Much of the postwar free world did not seriously concern itself with issues of national security. It didn’t have to, in a world where the U.S. was the only military superpower, its policy of benign hegemony lifted worldwide livelihoods through free trade and mutually assured destruction deterred major wars.
Shifts in the balance of power from the U.S. to China, slowing world growth and increasing income inequality have changed the calculus of war and peace. Experts now worry that other autocratic leaders will follow Vladimir Putin to pursue imperial conquest over weaker neighbors.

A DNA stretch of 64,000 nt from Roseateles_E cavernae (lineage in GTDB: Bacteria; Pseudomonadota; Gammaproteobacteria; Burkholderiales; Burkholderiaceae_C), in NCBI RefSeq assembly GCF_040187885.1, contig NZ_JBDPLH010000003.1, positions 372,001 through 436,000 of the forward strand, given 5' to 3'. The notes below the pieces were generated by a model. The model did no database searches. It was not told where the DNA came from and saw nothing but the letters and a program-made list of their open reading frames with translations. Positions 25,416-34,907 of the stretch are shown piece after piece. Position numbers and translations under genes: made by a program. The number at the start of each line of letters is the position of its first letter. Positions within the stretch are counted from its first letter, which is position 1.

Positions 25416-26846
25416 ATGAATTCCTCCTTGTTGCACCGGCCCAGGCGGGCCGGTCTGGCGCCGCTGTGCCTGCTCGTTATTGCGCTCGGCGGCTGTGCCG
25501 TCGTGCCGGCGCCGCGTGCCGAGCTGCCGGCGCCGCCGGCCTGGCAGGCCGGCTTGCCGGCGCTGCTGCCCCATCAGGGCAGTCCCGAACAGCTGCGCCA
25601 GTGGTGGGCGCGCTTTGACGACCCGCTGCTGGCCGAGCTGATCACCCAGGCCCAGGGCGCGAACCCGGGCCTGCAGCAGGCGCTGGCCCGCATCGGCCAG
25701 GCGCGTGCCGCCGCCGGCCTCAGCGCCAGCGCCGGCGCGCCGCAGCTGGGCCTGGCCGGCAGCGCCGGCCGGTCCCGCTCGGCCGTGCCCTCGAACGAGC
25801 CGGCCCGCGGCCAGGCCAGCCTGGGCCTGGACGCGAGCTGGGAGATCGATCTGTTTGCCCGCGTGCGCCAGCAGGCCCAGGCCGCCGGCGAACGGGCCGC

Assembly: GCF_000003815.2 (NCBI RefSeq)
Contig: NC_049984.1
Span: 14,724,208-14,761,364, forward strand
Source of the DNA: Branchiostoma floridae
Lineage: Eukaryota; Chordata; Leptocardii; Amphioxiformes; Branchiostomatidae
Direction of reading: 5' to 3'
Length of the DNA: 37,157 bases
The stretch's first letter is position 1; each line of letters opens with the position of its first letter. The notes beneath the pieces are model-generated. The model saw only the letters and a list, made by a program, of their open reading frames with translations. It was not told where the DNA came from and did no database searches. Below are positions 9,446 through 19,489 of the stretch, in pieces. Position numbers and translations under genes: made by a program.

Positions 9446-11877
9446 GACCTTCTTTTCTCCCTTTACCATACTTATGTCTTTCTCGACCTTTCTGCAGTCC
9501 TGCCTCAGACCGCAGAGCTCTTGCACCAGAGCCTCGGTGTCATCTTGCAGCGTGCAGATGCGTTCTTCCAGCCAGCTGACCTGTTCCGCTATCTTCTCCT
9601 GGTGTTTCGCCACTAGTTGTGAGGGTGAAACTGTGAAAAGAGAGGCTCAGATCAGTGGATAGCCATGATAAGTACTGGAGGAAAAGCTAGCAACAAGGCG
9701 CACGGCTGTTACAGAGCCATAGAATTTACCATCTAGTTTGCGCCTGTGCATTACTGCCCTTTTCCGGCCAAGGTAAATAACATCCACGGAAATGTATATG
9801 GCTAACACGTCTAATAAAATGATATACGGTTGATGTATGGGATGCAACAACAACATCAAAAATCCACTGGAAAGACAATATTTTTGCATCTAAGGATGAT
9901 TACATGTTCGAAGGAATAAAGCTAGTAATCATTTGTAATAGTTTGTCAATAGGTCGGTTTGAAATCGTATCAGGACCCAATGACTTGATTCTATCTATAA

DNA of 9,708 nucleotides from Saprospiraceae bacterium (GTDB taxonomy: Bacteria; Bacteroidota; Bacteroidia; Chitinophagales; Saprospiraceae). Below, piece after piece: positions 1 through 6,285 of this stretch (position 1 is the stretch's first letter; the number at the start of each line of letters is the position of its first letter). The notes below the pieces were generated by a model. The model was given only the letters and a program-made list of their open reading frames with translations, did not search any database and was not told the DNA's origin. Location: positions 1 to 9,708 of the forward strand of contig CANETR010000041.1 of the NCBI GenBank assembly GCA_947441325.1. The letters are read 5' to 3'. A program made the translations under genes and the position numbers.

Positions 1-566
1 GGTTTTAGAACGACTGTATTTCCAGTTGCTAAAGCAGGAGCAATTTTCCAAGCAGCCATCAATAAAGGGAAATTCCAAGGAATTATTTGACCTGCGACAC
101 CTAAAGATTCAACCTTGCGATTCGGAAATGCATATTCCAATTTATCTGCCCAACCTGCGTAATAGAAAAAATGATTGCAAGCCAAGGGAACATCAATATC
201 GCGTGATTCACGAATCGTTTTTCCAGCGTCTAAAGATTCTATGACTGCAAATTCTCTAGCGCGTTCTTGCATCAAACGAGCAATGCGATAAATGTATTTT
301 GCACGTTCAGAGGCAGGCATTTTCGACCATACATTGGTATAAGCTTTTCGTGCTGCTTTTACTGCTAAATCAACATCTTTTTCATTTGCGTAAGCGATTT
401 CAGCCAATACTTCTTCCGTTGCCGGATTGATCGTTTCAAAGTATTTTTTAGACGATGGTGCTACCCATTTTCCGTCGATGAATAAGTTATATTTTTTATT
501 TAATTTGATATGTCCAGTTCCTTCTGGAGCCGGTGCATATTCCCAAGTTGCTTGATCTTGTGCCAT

“We have to wake up from the dream that wars are no longer possible in the nuclear age,” says Yoko Iwama, a professor at the National Graduate Institute for Policy Studies (GRIPS).